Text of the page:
Ah, but slice that dreary apple into thin slivers, arrange it on a disc of puff pastry, scatter with sugar, brush with melted butter, and bake it. By the time the pastry is crisp and flaky, the edges are golden and the apple is velvety, caramelised and a little scorched, you'll be getting free house calls until way past midnight.
The very medico to whom you thought you were merely 4pm in a leather- bound appointment diary will suddenly be tucking his cashmere car rug about your knees and asking after your mother.
Mind you, if I were an apple, I'd want to be a tart. An apple without pastry is a Schumacher without a Ferrari. He may be a good walker, but that's just not the point. A fine, crisp tart - tarte fine aux pommes - is the only fitting cul- mination of a life lived to the core. It is the greatest height an apple can reach once it has fallen from the tree of knowledge.
Not being an apple, I console myself by eating as many apple tarts as humanly possible. On one 21-day driving trip through France, I personally accounted for the destruction of 18 of the country's finest. Based on an average time of vingt minutes per tart, my companion claimed that I had robbed her of six hours' good shopping time. I retaliated by saying that the choosing and ordering of an apple tart is good shopping time in itself, but apparently it doesn't measure up to fingering through the little cashmere thingies at Agnes B.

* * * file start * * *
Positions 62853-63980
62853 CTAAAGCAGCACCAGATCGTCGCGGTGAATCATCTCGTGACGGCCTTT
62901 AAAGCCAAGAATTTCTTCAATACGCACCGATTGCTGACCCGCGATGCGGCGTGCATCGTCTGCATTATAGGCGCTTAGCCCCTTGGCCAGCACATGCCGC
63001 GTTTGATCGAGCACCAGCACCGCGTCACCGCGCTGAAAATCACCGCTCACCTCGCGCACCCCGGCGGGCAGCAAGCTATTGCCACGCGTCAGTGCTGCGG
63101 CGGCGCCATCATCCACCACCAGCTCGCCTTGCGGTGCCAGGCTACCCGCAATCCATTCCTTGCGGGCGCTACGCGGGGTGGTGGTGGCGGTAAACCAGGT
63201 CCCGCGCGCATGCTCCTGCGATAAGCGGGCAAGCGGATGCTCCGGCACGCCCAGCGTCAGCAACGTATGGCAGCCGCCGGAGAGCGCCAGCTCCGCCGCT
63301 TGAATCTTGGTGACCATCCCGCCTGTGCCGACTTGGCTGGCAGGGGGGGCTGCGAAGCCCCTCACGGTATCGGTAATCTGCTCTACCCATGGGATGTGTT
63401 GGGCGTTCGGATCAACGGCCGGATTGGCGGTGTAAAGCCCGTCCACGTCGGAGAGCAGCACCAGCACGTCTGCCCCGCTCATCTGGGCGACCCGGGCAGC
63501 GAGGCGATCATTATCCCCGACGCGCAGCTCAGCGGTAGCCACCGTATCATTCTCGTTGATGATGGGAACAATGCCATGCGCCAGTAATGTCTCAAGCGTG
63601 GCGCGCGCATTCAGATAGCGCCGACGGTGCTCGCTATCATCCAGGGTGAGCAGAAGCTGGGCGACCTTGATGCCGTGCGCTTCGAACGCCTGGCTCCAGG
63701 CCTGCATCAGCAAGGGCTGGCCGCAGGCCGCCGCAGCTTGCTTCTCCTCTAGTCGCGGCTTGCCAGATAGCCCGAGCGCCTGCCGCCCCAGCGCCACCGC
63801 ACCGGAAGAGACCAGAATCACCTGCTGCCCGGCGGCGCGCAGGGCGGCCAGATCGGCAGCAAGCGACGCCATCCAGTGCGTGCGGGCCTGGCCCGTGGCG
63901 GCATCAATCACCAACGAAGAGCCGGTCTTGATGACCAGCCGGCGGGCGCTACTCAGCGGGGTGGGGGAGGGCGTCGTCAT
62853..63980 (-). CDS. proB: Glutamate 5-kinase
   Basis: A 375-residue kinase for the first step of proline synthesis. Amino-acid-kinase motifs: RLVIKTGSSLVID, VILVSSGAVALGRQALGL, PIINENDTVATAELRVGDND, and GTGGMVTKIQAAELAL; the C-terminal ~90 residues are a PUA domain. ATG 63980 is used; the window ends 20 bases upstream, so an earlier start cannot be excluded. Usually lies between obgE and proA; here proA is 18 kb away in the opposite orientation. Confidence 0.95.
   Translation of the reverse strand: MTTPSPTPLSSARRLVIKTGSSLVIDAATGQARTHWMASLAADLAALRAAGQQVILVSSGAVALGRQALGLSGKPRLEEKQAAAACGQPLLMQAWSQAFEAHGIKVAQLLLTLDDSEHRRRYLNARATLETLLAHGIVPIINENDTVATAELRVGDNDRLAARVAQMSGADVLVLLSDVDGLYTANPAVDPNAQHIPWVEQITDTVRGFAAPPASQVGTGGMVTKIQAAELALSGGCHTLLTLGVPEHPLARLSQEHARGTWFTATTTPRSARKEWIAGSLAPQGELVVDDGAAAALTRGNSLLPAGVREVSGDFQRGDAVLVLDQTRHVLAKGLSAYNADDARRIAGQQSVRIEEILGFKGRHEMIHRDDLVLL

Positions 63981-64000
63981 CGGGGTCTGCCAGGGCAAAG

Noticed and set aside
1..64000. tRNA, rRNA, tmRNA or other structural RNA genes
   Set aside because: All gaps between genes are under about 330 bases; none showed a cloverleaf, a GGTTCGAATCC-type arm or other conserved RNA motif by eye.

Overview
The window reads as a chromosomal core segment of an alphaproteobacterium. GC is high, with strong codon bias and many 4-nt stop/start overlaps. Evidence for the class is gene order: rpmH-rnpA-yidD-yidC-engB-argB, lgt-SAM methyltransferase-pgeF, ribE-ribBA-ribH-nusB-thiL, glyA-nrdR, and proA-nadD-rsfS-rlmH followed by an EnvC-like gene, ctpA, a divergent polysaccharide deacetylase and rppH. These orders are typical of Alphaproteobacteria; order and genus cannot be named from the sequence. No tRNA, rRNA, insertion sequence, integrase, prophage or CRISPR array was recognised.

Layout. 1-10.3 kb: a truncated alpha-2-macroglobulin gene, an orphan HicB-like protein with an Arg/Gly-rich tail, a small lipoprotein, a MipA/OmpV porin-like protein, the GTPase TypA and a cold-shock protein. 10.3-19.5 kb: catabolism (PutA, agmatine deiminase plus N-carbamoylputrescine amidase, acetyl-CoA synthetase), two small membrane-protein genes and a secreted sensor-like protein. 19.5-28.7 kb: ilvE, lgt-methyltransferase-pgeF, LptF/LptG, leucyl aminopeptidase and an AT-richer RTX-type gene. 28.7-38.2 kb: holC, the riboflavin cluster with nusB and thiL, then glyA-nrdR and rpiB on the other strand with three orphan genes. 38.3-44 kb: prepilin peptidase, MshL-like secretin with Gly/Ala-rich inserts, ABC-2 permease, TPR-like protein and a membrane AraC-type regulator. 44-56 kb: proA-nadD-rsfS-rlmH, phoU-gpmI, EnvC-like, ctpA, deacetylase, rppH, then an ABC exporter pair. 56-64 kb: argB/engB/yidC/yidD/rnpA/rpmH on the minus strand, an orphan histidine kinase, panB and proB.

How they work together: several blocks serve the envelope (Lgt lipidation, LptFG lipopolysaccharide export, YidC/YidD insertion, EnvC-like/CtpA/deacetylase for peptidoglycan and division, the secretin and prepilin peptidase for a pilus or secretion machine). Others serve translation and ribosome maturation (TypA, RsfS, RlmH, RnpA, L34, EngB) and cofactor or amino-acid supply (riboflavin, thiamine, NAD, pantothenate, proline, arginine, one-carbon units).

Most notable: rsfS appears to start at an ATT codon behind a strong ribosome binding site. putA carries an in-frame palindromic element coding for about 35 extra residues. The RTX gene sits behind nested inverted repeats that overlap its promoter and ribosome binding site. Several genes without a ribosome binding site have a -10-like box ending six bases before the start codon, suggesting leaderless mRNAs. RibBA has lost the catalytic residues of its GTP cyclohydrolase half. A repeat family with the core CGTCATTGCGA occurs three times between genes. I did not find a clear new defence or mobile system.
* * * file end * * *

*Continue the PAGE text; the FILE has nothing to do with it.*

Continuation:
Because an apple tart is composed of so few ingredients, each must be perfect; the apple sufficiently acidic, and the pastry thin, with that faint salty backbite. The heat must be enough to allow the butter from the pastry to ooze out and mingle with the apple juices and sugar; the whole caramelising into one glorious toffeed, winey, appley bite.
No other tart comes close. Some misguided souls may put forward claims on behalf of the tarte tatin, but I reject them. Granted, it is an ingenious creation from the resourceful Tatin sisters, who earlier this century ran a hotel restaurant in the small French town of Lamotte-Beuvron in Sologne. Apparently the kitchen didn't run to an oven, so the sisters hit on the idea of cooking the apples in a pan on top of the stove. Pastry beneath the apple would have burnt, but pastry on top, they discovered, could be cooked under a metal dome. The molten, lava-like goo of apples under the crisp pastry hat is all very well, and one could live for three days on the fragrant steam alone, but frankly, I think it would be easier to buy an oven and make it properly.
Yes, there are creations that come close - Lionel Poilane's irresistible apple tartlettes in Paris, the creamy apple-and-custard tarts of Normandy, and the pastry-encased whole apples from Anjou known as bourdaines - but a tart is a tart is a tart.
The tart - originally from tourte - is undeniably French, but ye olde apple pye has been traced to Elizabethan times in England, which makes "as American as apple pie" sound a bit like "as Ukrainian as spotted dick". It also makes apple pie sound as romantic as a tractor. As for the Viennese apfelstrudel, the concept may be Hungarian and the parchment-thin pastry may be Turkish in origin, but let's be honest. Even when eaten in the sugar'n'spice surroundings of Vienna's famous Demel patisserie, it is still nothing more than a very nice apple tart rolled up.
Whatever form it may take, and whatever name it may acquire, the combination of apple and pastry is still one of the most alluring humanity has yet engineered. Throw in a glass of Sauternes, and we may well revolutionise the British hospital system yet.Reuse content